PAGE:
By Blake Brittain
WASHINGTON (Reuters) -A U.S. appeals court on Monday threw out a $2.18 billion patent-infringement award won by patent owner VLSI Technology against Intel Corp, overturning one of the largest verdicts in the history of U.S. patent law.
The U.S. Court of Appeals for the Federal Circuit reversed the jury’s 2021 verdict that Intel infringed one VLSI patent, and sent the case back to Texas for a new trial to determine how much Intel owes for infringing a second VLSI patent.
Patent holding company VLSI is owned by investment funds managed by Fortress Investment Group. Abu Dhabi’s Mubadala Investment Co agreed to acquire a majority share of Fortress from Japan-based Softbank Group Corp this year.
Representatives for VLSI did not immediately respond to requests for comment on the decision.
An Intel spokesperson said the company was pleased with the ruling and will argue at the new damages trial that VLSI’s patent is “of little value.”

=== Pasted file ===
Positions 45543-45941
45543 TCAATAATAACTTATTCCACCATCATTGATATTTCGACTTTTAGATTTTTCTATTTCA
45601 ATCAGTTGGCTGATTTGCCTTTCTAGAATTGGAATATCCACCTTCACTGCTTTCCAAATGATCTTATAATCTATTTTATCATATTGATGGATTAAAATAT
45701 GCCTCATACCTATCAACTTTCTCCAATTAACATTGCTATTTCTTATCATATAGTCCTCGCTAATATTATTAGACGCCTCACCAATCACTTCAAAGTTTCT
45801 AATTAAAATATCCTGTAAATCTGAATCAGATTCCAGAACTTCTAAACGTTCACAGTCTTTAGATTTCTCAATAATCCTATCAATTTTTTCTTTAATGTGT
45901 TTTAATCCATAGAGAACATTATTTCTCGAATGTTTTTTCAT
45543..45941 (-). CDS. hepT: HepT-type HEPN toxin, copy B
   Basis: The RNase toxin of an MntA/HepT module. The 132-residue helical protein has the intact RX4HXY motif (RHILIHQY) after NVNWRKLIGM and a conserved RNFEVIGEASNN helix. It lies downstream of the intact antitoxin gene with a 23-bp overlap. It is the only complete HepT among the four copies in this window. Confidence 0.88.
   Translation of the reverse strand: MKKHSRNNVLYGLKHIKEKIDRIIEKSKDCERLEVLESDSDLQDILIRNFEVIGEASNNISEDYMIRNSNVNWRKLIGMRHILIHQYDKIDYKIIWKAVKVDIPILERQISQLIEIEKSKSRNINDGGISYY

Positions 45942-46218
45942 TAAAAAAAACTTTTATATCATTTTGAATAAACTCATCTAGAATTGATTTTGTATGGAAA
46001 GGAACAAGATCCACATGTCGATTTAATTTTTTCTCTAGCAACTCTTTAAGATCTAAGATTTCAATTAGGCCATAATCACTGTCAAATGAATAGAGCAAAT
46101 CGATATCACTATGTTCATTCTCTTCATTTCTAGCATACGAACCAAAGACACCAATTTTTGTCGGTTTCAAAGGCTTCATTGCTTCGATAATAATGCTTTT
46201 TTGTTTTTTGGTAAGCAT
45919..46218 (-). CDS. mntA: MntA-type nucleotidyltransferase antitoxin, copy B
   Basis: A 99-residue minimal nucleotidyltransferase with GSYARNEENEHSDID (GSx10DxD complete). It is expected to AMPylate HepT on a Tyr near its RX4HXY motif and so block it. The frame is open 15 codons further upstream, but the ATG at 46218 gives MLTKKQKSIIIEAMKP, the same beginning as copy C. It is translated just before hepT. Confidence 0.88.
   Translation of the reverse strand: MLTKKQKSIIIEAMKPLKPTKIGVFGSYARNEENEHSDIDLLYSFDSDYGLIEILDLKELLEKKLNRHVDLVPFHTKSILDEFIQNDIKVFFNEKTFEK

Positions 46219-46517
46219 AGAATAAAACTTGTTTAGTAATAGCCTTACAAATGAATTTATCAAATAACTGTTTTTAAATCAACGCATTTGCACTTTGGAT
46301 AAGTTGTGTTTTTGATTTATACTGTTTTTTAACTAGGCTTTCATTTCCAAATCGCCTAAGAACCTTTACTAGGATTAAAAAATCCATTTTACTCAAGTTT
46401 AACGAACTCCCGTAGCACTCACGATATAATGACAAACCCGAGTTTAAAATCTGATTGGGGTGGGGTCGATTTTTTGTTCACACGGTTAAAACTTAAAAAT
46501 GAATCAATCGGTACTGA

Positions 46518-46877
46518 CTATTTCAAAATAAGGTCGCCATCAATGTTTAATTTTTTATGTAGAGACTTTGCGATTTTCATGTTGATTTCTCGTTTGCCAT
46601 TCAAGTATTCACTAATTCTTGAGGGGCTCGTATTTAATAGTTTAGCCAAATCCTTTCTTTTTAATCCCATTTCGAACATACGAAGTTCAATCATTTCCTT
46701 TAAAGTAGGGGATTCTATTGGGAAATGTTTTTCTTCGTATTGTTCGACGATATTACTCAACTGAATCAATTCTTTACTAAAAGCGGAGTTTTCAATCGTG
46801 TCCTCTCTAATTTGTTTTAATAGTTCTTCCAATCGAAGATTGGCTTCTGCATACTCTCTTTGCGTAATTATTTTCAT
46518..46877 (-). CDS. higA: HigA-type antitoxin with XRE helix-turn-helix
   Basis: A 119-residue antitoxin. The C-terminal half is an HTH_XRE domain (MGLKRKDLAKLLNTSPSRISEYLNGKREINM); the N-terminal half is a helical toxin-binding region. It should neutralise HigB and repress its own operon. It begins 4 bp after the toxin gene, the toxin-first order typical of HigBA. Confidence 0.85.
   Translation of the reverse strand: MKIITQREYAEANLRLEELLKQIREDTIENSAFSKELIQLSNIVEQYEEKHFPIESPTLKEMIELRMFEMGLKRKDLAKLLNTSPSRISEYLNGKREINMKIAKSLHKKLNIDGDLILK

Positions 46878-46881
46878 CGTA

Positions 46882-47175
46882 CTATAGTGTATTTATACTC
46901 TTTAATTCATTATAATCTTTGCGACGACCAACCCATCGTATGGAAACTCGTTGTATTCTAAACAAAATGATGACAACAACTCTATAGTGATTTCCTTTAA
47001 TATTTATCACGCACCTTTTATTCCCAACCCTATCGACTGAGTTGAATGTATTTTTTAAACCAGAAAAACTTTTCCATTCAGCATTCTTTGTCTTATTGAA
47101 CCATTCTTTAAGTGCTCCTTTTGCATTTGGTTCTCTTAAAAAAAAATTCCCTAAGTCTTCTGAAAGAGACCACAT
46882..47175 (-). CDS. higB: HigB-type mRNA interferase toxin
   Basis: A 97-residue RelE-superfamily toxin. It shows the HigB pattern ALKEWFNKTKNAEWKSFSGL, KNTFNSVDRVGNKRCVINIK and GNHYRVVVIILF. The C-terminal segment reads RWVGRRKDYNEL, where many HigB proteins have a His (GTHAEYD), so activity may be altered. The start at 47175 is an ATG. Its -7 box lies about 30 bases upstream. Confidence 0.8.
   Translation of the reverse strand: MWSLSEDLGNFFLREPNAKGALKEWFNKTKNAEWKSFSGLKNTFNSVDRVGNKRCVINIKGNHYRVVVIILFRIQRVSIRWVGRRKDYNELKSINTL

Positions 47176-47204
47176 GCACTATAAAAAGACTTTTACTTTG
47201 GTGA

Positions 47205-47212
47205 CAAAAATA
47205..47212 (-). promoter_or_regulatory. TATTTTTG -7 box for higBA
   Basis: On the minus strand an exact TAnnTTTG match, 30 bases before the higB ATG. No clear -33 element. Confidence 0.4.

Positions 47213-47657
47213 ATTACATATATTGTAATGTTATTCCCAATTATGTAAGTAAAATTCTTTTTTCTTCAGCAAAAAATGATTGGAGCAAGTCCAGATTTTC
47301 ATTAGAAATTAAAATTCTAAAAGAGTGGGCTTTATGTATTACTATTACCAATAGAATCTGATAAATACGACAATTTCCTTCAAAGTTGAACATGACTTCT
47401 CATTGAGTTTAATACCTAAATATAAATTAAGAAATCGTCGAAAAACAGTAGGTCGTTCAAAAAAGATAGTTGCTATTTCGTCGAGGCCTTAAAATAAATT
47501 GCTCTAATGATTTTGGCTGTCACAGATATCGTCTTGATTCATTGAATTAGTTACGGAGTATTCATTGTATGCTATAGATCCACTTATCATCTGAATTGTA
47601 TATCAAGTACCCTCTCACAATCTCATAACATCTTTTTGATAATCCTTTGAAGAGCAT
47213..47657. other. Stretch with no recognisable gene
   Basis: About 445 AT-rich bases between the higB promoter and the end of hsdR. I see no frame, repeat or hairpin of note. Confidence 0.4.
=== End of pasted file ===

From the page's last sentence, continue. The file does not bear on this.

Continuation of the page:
VLSI has sued Intel in multiple U.S. courts, accusing it of infringing several patents covering semiconductor technology.
A jury in Waco, Texas awarded VLSI $2.18 billion in the first trial from the dispute. The jury found that technology in Intel microprocessors infringed patents that VLSI had acquired from Dutch chipmaker NXP Semiconductors.
The Federal Circuit on Monday ruled that there was insufficient evidence for the jury to have found that Intel infringed one of the two patents at issue, which had accounted for $675 million of the verdict.
The Washington-based appeals court affirmed that Intel infringed another VLSI patent, but said that problems with the damages analysis justified a new trial to determine the proper award.
The jury had awarded VLSI $1.5 billion in damages for Intel’s infringement of the patent.
Intel stock was down more than 4% on Monday morning. Other major chipmakers were also seeing declines.
Intel defeated VLSI’s bid for more than $3 billion in damages in another Waco jury trial later in 2021. A separate jury in Austin, Texas decided that VLSI was entitled to nearly $949 million from Intel in a third patent case last year.
The companies later agreed to dismiss another potential multi-billion-dollar case in Delaware. Another trial in Northern California is set to begin in 2024.
(Reporting by Blake Brittain in WashingtonEditing by David Bario, Will Dunham, Chizu Nomiyama and Sharon Singleton)